Return to Mali

By Richard Komp

When I returned to Mali, West Africa, it was gratifying to see how much progress the Ji Duma group had made since my first visit there a year ago.I knew that they†† had kept up with the production of photovoltaic (PV) modules while I was gone, since I had been sending them boxes of PV cells; but when we got back from them picking me up at the airport, they had a meal of lamb gumbo and rice cooked in one of the new solar ovens they had been building.Normally it is difficult to introduce solar cookers into 3rd World countries, since the peopleís cooking and eating habits are quite conservative.However in this case, firewood is hard to find and stews like gumbo and dishes like rice or couscous are very easy to cook in solar ovens.The Ji Duma group has been building and selling solar box cookers since I taught them how to do this last year and have even been experimenting with new designs.They discovered that the taller cookers they built didnít work as well as the ones just slightly taller than the pots (because of increased convection currents) but we used them as the boxes for batch type solar water heaters. The plans for these batch type water heaters (modified for the latitude and climate of Maine) are in the Maine Solar Primer, 2nd Edition.

The day after I arrived, we visited an orphanage out in the countryside some distance from Bamako, the capital city of Mali. We went there to do a trouble shooting check of the PV modules that had been installed on the different buildings of the orphanage by an NGO that never came back for the required follow-up. We worked with some of the older orphans to check all the systems, and by the second system (after instructions on how to use a multimeter); the orphans had taken over the measurements. All the PV modules worked but the batteries were pretty well trashed and some charge controllers had died.  They are now looking for the money for the repair work and two of the orphans and I went over the 12 volt fluorescent lamp ballasts that had stopped working. We found a couple with simple problems like broken wires but most seem to have bad transistors. 

 

†††††   Orphans showing off PV modules they made in Mali.

 

 

The major part of the work this year was teaching the group how to make 60 watt PV modules using the new encapsulation method developed by Marco Antonio, the land mine victim who now runs the small Grupo Fenix cottage industry factory in Nicaragua.  The orphans are quite impressed that somebody in far worse shape than them is so successful. (You feel bad about not always having shoes until you meet somebody without a leg.) Marco Antonioís encapsulation method was developed to safely handle the very thin Evergreen Solar cells we are now getting quantity, but which are very fragile.The orphans even developed an improved method of assembling the PV module, which I will pass on to the Grupo Fenix in Nicaragua.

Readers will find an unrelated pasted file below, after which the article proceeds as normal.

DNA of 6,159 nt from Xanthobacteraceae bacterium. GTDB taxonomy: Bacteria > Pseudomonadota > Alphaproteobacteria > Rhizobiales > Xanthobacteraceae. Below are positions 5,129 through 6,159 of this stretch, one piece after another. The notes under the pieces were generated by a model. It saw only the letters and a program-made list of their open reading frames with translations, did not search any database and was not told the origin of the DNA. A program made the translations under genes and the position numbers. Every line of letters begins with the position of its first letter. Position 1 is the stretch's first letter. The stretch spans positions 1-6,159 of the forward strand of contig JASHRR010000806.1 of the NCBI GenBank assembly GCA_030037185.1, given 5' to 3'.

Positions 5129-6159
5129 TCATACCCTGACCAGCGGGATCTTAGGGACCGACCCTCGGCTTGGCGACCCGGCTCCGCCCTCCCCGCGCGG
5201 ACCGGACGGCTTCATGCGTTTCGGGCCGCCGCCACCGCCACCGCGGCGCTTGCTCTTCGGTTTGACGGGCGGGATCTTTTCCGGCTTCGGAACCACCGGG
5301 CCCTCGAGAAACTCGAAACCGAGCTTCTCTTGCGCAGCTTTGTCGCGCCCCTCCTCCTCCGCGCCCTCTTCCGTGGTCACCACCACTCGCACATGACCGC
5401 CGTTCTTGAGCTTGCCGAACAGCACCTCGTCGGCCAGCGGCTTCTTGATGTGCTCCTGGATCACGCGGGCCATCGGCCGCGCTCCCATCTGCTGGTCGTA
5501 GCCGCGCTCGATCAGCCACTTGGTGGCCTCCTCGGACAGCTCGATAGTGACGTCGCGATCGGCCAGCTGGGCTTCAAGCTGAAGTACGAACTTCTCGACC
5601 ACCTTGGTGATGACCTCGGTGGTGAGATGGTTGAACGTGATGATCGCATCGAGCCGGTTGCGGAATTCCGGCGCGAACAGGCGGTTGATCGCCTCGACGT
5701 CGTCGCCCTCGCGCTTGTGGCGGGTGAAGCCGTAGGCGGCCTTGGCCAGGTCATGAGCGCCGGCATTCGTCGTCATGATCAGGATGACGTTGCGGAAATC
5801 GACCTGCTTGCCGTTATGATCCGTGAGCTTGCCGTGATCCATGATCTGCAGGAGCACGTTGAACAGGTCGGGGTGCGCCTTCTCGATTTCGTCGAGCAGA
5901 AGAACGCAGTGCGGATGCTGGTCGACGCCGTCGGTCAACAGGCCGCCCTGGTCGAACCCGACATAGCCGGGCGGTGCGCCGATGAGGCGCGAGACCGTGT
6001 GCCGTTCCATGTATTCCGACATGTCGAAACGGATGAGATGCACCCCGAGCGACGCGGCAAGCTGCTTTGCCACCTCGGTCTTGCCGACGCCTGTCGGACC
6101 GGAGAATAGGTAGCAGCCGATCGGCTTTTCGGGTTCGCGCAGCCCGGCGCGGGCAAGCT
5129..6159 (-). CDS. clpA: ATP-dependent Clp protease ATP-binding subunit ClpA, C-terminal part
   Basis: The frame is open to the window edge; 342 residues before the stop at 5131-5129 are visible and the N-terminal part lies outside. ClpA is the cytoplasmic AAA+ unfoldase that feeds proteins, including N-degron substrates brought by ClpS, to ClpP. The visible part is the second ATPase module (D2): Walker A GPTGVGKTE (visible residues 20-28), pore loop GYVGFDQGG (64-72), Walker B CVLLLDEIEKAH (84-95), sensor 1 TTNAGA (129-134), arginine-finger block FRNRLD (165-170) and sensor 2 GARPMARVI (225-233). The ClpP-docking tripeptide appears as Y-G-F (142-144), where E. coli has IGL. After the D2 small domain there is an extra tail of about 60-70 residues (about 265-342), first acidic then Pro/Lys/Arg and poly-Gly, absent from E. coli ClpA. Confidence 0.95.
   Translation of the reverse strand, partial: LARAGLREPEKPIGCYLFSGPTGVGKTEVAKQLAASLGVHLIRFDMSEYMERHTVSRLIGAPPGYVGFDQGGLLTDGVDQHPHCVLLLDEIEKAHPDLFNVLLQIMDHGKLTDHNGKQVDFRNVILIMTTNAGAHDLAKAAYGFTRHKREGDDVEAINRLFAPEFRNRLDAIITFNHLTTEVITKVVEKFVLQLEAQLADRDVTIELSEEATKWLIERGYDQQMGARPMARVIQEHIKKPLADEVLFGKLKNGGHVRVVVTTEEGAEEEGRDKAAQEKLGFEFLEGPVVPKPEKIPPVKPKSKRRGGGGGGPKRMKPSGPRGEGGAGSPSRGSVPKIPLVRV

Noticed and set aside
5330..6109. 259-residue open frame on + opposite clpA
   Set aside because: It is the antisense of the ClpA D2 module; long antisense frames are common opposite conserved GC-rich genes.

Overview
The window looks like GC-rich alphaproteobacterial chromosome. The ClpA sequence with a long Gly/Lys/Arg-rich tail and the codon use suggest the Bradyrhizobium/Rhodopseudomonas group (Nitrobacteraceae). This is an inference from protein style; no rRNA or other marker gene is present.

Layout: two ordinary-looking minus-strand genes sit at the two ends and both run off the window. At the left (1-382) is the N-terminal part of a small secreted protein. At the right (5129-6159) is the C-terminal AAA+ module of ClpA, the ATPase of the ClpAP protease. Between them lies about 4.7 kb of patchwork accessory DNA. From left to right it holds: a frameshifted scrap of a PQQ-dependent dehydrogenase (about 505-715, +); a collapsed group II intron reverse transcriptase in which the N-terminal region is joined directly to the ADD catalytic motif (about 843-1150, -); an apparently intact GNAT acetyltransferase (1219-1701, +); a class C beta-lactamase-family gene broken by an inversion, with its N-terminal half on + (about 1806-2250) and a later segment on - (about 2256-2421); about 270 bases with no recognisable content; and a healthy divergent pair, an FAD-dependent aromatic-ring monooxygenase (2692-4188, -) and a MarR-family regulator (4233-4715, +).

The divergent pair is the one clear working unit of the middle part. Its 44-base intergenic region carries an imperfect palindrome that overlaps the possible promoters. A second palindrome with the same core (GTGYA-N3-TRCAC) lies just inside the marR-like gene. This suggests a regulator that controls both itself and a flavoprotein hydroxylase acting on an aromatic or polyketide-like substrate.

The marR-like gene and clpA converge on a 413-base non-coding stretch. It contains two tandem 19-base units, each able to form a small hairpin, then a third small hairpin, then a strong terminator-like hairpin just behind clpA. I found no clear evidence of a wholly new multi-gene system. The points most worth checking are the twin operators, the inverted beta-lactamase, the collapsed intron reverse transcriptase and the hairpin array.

They also learned how to make small PV battery chargers like the ones we did for friends' cell phones here in Maine  (these cell phones are immensely popular in the villages) and other small devices like my digital camera.An NGO called GeekService bought one of their 60 watt modules to power a computer system and Mary went with them to install it in a village.These are real computer technocrats who are bringing computers and the Internet to the poor 3rd World people.Turns out that when Mary asked, "Where is the charge controller?" they asked "What's that" and they didn't know what voltage, current and power meant or how to calculate anything about power loads. They are Software engineers, and they were wondering why the battery on their first installed system died in less than a year.I had given them a copy of the Maine Solar Primer (with drawings on wiring up the most basic PV systems), but they didn't bother to read it yet. Mary told them to buy my book and read it.GeekService is paid well by USAID for this work.

We also went to a remote village with a Rotary Club group from Italy which plans to PV power the community buildings.I taught the orphans how to design PV systems and come up with a pro-forma invoice detailing the cost of the entire project.The Rotary group finally decided to power not only the new school, but also the womenís birthing center and install a solar powered submersible pump (donated by a company in the US) in the village well, since the water table has been dropping and it was getting very hard to pull the water up by hand.

Finally Daniel and the others (including the orphans) have started a new company, Afriqpower to manufacture and sell the photovoltaic products and they have already rented a storefront for a factory and showroom.It is on the second floor of a new commercial building and they haver access to the flat roof for testing and showing solar cookers and food driers as well as the PV modules they are making.

   We also have hunted up and bought wood and the group has made a solar food and herbal medicine drier that was immediately put to use drying mangos. (Plans for this drier are in the Maine Solar Primer). The Ji Duma group wanted me to teach them how to do this before mango season was finished.  I got to eat mangos and bananas every day. I will be going back to Mali once more in November on an Afriqpower business trip which will take us all the way to Timbuktu, visiting the cities along the way and letting them know about the possibilities of solar electricity.

 

The diagram above shows what may finally be some good news about the amount of global warming we might expect in future years.The most probable figure, given real constraints on CO2 emissinos is about 2.4 degrees C or 4.3 degrees F.The higher values sometimes discussed are far less probable than previously calculated.However, we still have work to do get this small change.